- Plaza-Diaz J, Gomez-Llorente C, Fontana L, Gil A. Modulation of immunity and inflammatory gene expression in the gut, in inflammatory diseases of the gut and in the liver by probiotics . World J Gastroenterol. 2014 Nov 14; 20(42): 15632–15649. Published online 2014 Nov 14. doi: 10.3748/wjg.v20.i42.15632.
- Slyepchenko A, Carvalho AF, Cha DS, Kasper S, McIntyre RS. Gut emotions – mechanisms of action of probiotics as novel therapeutic targets for depression and anxiety disorders . CNS Neurol Disord Drug Targets. 2014;13(10):1770-86.
- Misra S, Medhi B. Role of probiotics as memory enhancer . Indian J Pharmacol. 2013 May-Jun; 45(3): 311–312. doi: 10.4103/0253-7613.111917.
- Corliss, J. “Probiotics May Ease Constipation” . Harvard Heart Letter, August 21, 2014.
- Elias J, Bozzo P, Einarson A. Are probiotics safe for use during pregnancy and lactation? Canadian Family Physician. 2011;57(3):299-301.
- Kukkonen K1, Savilahti E, Haahtela T, Juntunen-Backman K, Korpela R, Poussa T, Tuure T, Kuitunen M. Long-term safety and impact on infection rates of postnatal probiotic and prebiotic (synbiotic) treatment: randomized, double-blind, placebo-controlled trial . Pediatrics. 2008 Jul;122(1):8-12. doi: 10.1542/peds.2007-1192.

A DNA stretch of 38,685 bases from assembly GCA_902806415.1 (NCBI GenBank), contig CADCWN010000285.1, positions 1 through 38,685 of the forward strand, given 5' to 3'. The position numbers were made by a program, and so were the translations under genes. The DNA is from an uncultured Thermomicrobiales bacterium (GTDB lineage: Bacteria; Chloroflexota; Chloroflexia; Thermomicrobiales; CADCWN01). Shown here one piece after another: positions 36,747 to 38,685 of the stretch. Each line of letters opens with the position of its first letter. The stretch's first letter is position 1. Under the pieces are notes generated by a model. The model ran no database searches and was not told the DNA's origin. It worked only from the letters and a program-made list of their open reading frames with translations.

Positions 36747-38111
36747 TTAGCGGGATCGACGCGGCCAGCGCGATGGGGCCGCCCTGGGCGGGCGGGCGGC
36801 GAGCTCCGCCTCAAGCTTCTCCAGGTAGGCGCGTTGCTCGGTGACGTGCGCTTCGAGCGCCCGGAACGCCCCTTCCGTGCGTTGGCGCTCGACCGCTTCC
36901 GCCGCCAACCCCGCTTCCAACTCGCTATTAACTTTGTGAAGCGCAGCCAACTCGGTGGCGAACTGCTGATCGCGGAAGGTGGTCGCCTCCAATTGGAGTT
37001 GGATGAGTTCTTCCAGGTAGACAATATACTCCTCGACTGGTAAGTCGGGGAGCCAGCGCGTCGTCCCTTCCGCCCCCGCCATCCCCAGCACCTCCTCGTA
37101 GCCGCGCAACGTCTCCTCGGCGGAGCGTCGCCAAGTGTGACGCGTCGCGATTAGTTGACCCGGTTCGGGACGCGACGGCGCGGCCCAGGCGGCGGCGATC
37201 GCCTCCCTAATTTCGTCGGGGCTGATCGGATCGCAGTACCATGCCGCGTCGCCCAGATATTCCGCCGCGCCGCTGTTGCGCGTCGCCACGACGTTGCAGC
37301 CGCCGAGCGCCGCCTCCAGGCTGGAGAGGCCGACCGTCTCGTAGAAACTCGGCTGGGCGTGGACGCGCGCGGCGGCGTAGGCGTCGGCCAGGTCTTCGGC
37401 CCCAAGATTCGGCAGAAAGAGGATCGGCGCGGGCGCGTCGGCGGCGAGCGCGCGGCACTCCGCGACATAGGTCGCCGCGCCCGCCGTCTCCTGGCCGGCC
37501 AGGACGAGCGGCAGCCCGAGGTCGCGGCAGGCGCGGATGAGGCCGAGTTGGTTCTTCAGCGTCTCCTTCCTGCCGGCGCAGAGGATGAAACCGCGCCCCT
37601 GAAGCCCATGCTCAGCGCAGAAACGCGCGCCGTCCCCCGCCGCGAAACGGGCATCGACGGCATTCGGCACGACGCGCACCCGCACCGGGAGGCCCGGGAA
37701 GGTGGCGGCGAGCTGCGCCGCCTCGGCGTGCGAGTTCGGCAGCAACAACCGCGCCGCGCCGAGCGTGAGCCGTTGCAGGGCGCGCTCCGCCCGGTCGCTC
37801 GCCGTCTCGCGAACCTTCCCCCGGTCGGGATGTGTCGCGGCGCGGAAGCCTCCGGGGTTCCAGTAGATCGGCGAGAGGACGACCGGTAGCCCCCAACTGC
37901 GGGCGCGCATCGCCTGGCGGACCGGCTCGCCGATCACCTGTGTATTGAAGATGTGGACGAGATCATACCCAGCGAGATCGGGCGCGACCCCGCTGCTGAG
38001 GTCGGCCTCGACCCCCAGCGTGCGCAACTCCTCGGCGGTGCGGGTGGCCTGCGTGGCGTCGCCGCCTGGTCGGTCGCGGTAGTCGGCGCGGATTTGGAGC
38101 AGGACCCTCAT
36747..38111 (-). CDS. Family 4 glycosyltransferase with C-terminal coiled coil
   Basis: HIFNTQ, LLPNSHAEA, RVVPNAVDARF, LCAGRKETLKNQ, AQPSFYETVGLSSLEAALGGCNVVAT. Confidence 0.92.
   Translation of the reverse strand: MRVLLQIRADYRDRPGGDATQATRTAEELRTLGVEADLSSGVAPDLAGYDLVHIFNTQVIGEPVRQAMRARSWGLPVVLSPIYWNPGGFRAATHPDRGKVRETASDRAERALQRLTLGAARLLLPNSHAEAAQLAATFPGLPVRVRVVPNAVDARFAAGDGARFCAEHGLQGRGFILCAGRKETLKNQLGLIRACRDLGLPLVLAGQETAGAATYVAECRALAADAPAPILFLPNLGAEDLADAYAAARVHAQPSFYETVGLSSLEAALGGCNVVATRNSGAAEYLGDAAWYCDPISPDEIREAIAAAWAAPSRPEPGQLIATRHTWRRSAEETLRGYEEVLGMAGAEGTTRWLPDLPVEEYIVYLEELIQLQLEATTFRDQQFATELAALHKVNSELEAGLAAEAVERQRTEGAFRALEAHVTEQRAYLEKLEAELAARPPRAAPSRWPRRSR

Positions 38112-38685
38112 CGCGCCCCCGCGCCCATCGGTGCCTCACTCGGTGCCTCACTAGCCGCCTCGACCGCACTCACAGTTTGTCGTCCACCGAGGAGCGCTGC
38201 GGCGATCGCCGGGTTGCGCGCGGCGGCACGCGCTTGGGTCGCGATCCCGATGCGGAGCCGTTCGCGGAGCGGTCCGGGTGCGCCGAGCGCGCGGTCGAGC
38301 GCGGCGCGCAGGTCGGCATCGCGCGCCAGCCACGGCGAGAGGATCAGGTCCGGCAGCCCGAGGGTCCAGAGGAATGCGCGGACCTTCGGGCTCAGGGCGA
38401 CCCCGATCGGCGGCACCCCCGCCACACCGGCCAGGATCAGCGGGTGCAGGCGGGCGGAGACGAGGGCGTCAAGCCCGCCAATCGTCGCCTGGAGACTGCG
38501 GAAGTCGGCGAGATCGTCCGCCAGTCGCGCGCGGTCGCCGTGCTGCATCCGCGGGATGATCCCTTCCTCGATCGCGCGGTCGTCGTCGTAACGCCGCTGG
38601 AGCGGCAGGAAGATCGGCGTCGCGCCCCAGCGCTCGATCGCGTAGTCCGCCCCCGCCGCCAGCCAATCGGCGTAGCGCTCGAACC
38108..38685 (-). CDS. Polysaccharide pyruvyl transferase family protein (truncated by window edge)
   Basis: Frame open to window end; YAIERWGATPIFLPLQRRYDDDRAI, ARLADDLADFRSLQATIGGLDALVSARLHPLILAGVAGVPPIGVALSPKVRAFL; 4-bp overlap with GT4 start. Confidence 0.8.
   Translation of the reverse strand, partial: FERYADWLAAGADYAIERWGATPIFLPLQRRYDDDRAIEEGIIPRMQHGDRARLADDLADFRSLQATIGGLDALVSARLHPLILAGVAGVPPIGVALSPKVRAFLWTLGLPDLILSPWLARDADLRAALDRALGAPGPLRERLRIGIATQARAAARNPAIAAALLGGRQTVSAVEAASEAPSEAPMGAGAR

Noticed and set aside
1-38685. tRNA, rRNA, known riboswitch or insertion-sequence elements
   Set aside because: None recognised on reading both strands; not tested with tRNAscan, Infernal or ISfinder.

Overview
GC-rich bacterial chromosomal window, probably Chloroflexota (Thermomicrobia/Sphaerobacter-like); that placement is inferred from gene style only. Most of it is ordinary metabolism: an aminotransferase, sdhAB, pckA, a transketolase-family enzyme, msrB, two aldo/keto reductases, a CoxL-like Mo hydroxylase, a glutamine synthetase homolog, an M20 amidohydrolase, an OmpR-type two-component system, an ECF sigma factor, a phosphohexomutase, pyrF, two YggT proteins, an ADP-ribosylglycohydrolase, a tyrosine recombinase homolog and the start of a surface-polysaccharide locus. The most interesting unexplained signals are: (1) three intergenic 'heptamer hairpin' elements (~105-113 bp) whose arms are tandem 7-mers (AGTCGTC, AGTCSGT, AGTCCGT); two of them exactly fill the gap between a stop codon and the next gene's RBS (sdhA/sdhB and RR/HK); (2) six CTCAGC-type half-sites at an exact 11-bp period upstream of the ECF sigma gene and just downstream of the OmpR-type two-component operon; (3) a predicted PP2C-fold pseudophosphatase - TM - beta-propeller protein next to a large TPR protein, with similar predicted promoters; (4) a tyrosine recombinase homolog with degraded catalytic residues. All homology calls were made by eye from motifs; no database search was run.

- Huurre A1, Laitinen K, Rautava S, Korkeamäki M, Isolauri E. Impact of maternal atopy and probiotic supplementation during pregnancy on infant sensitization: a double-blind placebo-controlled study .Clin Exp Allergy. 2008 Aug;38(8):1342-8. doi: 10.1111/j.1365-2222.2008.03008.x. Epub 2008 May 8.
Dr. Edward F. Group III, DC, NP, DACBN, DCBCN, DABFM has studied natural healing methods for over 20 years and now teaches individuals and practitioners all around the world. He no longer sees patients but solely concentrates on spreading the word of health and wellness to the global community. Under his leadership, Global Healing Center, Inc. has earned recognition as one of the largest alternative, natural and organic health resources on the Internet.